TRPM6 is a channel kinase with an α-kinase domain fused to its C-terminus. These kinases display little sequence similarity with conventional protein kinases. Although α-kinases can predominantly phosphorylate residues present in α-helices [48], the α-kinase of TRPM6 is able to autophosphorylate the channel at several autophosphorylation sites [8]. Additionally, the autophosphorylation of the Ser/Thr-rich domain in the α-kinase is critical in the subsequent phosphorylation of protein substrates by providing access of the catalytic domain to the substrate [8]. The TRPM6 α-kinase domain is also a regulatory site for TRPM6 channel activity. For instance, deletion of the α-kinase domain reduces the TRPM6 current [59]. Furthermore, we have identified receptor of activated protein kinase C 1 (RACK1) as the first TRPM6-associated protein that inhibits TRPM6 channel activity depending on the phosphorylation of the threonine residue at position 1851 (T1851) in the α-kinase domain. RACK1 is a scaffold protein that binds phosphorylated protein kinase C (PKC) [45], by which RACK1 can bring the activated PKC into contact with its various substrates. Using the glutathione S-transferase (GST)-pull down technology, Cao and colleagues revealed that RACK1 is one of the associated proteins of TRPM6. RACK1 co-localizes with TRPM6 and NCC in DCT cells, suggesting a role for RACK1 in renal Mg2+ handling. Indeed, overexpressed RACK1 reduces TRPM6 currents in an α-kinase activity-dependent manner. Given that T1851 is crucial for the Mg2+-dependent autophosphorylation of TRPM6 [6] and channel activity, these data indicate that RACK1 confers, at least in part, the Mg2+ sensitivity of TRPM6 channel activity. Taken together, RACK1 is an intracellular TRPM6-associated protein that mediates TRMP6 channel activity and thus renal Mg2+ handling through the TRPM6 α-kinase domain.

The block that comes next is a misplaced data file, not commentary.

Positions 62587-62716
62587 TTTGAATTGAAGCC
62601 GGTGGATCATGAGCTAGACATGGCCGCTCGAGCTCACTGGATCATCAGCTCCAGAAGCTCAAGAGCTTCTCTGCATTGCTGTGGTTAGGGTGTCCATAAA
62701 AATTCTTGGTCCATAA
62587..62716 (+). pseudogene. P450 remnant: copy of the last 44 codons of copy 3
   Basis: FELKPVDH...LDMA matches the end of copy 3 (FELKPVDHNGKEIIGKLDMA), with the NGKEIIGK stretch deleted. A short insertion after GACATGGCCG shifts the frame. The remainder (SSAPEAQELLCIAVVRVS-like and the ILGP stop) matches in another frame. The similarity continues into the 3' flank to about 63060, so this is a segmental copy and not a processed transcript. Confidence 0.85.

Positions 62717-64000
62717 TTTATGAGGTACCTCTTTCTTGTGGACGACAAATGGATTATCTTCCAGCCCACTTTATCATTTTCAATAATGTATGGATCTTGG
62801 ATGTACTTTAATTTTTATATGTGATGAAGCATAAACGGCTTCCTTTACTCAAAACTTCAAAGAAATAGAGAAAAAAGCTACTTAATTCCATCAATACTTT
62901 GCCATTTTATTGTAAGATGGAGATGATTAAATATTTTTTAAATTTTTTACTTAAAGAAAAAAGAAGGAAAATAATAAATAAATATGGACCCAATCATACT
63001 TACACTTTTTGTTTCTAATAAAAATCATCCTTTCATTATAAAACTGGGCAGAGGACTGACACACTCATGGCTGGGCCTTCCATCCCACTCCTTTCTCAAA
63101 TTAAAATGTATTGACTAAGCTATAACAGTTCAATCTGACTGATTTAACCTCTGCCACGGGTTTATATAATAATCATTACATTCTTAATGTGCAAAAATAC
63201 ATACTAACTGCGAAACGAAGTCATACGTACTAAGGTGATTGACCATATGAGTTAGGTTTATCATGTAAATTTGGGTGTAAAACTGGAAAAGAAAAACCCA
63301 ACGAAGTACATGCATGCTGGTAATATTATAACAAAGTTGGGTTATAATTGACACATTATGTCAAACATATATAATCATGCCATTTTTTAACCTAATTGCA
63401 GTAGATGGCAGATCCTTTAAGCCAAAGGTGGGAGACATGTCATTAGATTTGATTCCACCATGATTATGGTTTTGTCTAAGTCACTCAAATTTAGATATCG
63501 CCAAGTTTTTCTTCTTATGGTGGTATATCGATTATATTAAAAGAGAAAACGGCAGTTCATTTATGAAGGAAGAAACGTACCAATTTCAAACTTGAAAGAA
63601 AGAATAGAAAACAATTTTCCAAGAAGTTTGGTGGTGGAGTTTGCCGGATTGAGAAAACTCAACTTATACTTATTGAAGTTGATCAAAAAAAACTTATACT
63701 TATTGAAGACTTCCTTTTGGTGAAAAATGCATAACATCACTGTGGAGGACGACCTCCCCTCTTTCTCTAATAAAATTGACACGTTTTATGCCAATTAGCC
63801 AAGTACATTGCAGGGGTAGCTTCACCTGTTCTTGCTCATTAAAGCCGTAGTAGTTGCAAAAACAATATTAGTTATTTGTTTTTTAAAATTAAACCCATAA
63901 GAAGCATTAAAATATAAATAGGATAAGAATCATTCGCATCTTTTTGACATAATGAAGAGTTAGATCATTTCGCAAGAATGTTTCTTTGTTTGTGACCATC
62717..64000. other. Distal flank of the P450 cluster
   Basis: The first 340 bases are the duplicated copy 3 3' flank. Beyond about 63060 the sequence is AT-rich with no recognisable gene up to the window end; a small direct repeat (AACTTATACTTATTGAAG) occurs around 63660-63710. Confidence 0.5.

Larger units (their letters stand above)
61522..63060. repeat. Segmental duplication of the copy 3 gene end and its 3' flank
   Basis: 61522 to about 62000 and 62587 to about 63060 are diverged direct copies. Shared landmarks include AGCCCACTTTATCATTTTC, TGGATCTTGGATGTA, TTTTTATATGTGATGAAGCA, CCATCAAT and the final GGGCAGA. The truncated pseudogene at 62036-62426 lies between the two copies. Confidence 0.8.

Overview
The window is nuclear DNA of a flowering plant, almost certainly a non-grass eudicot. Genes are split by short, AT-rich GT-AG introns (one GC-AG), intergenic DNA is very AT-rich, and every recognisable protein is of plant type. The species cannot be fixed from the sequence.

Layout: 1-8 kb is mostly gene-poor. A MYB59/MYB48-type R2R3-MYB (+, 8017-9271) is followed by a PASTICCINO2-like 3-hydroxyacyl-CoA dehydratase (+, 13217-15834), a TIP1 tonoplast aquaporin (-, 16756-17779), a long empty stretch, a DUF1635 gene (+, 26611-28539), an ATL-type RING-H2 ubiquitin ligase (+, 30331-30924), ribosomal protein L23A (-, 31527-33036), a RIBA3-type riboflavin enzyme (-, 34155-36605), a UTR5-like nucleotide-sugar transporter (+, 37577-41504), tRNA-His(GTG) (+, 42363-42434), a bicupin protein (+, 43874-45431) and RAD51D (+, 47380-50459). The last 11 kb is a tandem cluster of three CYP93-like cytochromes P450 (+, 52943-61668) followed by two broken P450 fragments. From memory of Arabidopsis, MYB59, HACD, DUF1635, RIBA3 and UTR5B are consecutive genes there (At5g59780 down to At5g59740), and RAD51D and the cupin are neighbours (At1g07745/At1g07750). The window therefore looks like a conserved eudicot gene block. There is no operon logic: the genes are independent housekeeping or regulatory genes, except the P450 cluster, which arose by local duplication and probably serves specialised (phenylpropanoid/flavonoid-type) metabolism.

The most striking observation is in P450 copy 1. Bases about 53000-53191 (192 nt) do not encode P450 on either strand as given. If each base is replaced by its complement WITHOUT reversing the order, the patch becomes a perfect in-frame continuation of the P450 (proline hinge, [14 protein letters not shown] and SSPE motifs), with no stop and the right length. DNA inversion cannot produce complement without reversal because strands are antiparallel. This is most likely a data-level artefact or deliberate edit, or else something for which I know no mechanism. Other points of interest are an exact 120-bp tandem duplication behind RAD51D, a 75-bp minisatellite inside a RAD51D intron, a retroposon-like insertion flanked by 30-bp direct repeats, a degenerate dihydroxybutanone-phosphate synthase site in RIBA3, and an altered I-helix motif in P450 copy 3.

Besides RACK1, intracellular ATP also regulates TRPM6 activity via its α-kinase domain [59]. In the TRPM6 α-kinase region, there is a conserved ATP-binding pocket [59]. By binding to this ATP-binding pocket, both Na+-ATP and Mg2+-ATP inhibited TRPM6 currents in a dose-dependent manner with a comparable IC50 of ∼1.3 mM [59]. Mutation of the conserved glycine residue in the ATP-binding pocket prevented the inhibitory effect of ATP on TRPM6 channel activity [59]. Interestingly, the α-kinase domain, but not its activity, is essential for ATP-induced inhibition on TRPM6 [59]. This result supports the critical role for the α-kinase domain in TRPM6 regulation. In contrast to ATP, Na+-CTP or Na+-GTP did not affect the TRPM6 current in transfected HEK293 cells [59], indicating the unique role of ATP in regulating the channel. However, it is still unknown to what extent and how ATP can modulate the transcellular Mg2+ reabsorption in DCT.

Regulation of TRPM6 by magnesiotropic hormones